Rorenfruit Sludge

I’m barely in time to steady the tray Meristo has nearly spilled onto a customer’s head. This isn’t his first near-disaster born out of clumsiness and distraction today, and he’s clearly not going to improve. I silently motion for him to follow me to the back, and he comes, head bowed like Iskielo after a scolding.

Something is definitely off.

When the door shuts behind us, he says immediately, “I’m so sorry, Miyara.”

At least he’s not pretending everything is fine. “What in the world is going on?”

“Everything,” Meristo groans. “My sister is organizing this event, and she’s conscripted everyone into being part of the preparations. She knows my schedule, so I can’t escape, but if I even walk into the house I get put to work. But I have exams coming up, and…” He sighs. “Let’s just say my marks are not where they should be and leave it at that. I need to study.”

“Can’t you just tell your sister that?”

Meristo shudders. “Definitely not. I can’t express how bad that would make my life in the long run.”

“So instead you’re not sleeping.” I sigh. “How long has this been going on?”

“Three days, I guess? I’m sorry,” he says again. “I know you needed me to work today since we have to deal with this huge shipment before the next one comes in, and honestly…” His ears redden. “I can’t believe I’m saying this, but I keep thinking about studying. It’s quiet enough here I can actually think. Please don’t send me home.”

“I won’t,” I say, watching him narrowly as I think. “But you can’t work like this.”

“I know,” he says. “I’m sorry.”

“Fewer apologies, more solutions,” I murmur, and then call, “Iskielo! I’m going to swap you and Meristo for the afternoon. Mind the front, please.”

“Oh thank the spirits, I thought my arms were going to fall off,” Iskielo says, rushing past me before I can change my mind.

“I’m not sure I can handle much of this without making a mess, Miyara,” Meristo says.

“Not in your current state,” I say. “But now that Iskielo is safely occupied elsewhere, we can address that. Lorwyn?”


“We have an emergency, and I’m taking pity on Meristo,” I say. “Two slops of rorenfruit sludge?”

She looks at him sharply and frowns, reaching onto her shelf for a jar that was invisible until she touches it.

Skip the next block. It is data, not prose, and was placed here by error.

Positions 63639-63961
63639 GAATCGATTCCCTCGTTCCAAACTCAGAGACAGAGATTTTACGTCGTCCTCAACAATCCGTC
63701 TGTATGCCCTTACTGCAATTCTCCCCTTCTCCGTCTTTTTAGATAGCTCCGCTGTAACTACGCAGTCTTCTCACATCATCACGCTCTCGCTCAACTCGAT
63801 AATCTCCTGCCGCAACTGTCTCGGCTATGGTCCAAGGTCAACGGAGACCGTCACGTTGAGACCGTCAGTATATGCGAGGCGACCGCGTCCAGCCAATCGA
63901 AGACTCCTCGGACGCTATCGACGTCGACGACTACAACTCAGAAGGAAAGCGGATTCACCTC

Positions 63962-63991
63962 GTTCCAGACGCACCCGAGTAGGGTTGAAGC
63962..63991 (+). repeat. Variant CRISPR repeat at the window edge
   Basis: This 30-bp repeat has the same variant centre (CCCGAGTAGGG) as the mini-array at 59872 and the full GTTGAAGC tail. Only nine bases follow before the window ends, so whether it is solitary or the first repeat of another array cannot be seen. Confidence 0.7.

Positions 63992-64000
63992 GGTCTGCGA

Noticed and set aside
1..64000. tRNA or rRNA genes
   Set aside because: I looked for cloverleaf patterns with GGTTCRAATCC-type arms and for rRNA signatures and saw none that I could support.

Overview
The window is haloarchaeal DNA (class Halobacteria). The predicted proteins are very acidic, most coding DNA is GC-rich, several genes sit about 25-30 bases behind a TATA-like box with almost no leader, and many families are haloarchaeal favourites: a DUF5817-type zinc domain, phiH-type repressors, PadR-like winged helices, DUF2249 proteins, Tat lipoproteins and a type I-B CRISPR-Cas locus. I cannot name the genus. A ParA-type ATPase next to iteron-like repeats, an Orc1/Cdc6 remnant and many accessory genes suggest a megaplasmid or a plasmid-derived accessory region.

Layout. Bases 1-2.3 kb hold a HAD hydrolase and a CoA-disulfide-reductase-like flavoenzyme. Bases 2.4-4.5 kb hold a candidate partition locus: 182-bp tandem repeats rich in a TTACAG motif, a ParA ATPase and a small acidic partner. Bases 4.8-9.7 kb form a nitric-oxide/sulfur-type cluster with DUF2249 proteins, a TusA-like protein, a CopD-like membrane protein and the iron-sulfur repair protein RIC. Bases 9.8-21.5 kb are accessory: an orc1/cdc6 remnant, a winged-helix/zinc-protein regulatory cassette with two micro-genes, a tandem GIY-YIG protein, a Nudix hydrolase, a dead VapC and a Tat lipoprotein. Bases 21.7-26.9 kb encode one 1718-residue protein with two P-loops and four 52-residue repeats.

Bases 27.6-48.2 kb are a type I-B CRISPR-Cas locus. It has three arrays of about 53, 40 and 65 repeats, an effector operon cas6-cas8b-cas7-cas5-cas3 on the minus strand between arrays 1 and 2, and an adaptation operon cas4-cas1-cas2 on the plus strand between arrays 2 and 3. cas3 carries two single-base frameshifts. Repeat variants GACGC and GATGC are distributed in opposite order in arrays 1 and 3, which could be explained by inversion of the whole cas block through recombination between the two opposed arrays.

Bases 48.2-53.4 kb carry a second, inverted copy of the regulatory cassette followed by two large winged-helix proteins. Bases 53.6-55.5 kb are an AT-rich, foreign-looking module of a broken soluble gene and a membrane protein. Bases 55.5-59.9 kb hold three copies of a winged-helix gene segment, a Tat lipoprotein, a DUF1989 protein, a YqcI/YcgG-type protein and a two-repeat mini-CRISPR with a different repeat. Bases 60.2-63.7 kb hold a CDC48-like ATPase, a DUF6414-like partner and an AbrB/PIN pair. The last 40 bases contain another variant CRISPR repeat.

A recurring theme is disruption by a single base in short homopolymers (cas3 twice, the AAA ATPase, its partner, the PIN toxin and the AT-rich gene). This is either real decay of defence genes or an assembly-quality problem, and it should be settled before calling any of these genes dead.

Meristo is too tired to notice, which causes her to nod. “He’s skinny,” she says critically.

“But already exhausted,” I point out.

“That just means it’ll hit him harder.”

“Yes. That’s why I’m not suggesting more. He has the muscle from all the lifting he does here.”

“Excuse me,” Meristo says, “what is rorenfruit sludge, exactly, and why don’t I know?”

“If Talmeri ever asks, we don’t have any, because I couldn’t make a workable tea out of it despite her nagging,” Lorwyn says, readying a teapot. “The reality is I could, but it’s so potent I refuse to let it be served commercially, where someone else could brew it.”

“I feel like I should be worried,” he says.

“Rorenfruit sludge will make you feel the most energetic and focused you’ve ever been,” I explain. “It’s not addicting, but it needs to be handled so carefully we felt in good conscience we couldn’t casually introduce something like this into the market. This is an emergency, and after today you will behave as though it doesn’t exist. Are we clear?”

“Not exactly, but I’ll go with it,” Meristo says.

“You’ll have to help keep an eye on him,” Lorwyn tells me, passing him a small cup.

“I will. Meristo, before you drink, this is the agreement: you will move all the boxes back here where they need to go first. Once you’re done, use the remainder of your shift to study.”

All the boxes? Miyara, I couldn’t do that in two whole shifts, let alone—”

“Do you understand the order of priorities?” I press.

“Yes, fine, spirits,” he says, and downs the tea in one gulp.

And stumbles back a step.

“Whoa,” he says, eyes widening. “Whoa.”

“Boxes first,” I say, and he springs into action.

I stay with him as a guide, sending Lorwyn to check on Iskielo, as Meristo gets a handle on his newfound energy. But about the time he has, he’s finished.

In less than an hour.

“No wonder you don’t serve this,” he exclaims. “No one would drink anything else! This is…”

“You have your notes?” I ask him.

He rushes me, pulling me into an abrupt and tight hug. “Yes. Thank you, thank you, thank you.”

“This is a one-time emergency,” I wheeze with a smile. “Never again.”

“I promise,” he says. “You’re the best, Miyara.”

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2 thoughts on “Rorenfruit Sludge

  1. This sentence is missing an ‘I’

    “ She knows my schedule, so I can’t escape, but if even walk into the house I get put to work.“

    Also thank you for writing, this story makes me happy.


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